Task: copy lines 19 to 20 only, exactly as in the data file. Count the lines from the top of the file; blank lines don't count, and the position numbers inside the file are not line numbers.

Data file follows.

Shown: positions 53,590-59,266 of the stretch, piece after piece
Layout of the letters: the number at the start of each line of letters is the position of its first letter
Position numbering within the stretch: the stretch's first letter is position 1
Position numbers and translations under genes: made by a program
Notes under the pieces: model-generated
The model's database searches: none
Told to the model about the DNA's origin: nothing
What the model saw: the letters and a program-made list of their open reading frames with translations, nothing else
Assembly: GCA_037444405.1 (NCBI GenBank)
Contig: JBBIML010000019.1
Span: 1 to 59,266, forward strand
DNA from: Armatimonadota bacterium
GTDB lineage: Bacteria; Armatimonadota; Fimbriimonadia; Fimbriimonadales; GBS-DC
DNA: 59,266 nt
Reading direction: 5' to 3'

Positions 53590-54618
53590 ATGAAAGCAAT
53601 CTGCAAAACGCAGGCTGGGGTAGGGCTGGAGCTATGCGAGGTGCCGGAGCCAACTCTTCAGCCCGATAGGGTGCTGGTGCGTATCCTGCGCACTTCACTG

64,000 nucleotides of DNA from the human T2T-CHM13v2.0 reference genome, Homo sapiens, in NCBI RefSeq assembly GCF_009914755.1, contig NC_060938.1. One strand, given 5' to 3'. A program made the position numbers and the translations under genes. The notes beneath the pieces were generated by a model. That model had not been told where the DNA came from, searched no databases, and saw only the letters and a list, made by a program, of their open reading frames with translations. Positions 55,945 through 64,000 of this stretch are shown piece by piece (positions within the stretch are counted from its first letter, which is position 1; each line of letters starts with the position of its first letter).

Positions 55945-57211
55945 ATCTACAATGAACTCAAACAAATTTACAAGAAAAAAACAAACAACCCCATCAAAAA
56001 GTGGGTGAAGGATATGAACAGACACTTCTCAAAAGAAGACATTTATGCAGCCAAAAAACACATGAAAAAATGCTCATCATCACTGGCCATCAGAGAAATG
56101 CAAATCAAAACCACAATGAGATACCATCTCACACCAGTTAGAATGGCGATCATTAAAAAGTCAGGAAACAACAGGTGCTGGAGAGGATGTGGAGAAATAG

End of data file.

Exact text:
64,000 nucleotides of DNA from the human T2T-CHM13v2.0 reference genome, Homo sapiens, in NCBI RefSeq assembly GCF_009914755.1, contig NC_060938.1. One strand, given 5' to 3'. A program made the position numbers and the translations under genes. The notes beneath the pieces were generated by a model. That model had not been told where the DNA came from, searched no databases, and saw only the letters and a list, made by a program, of their open reading frames with translations. Positions 55,945 through 64,000 of this stretch are shown piece by piece (positions within the stretch are counted from its first letter, which is position 1; each line of letters starts with the position of its first letter).

Positions 55945-57211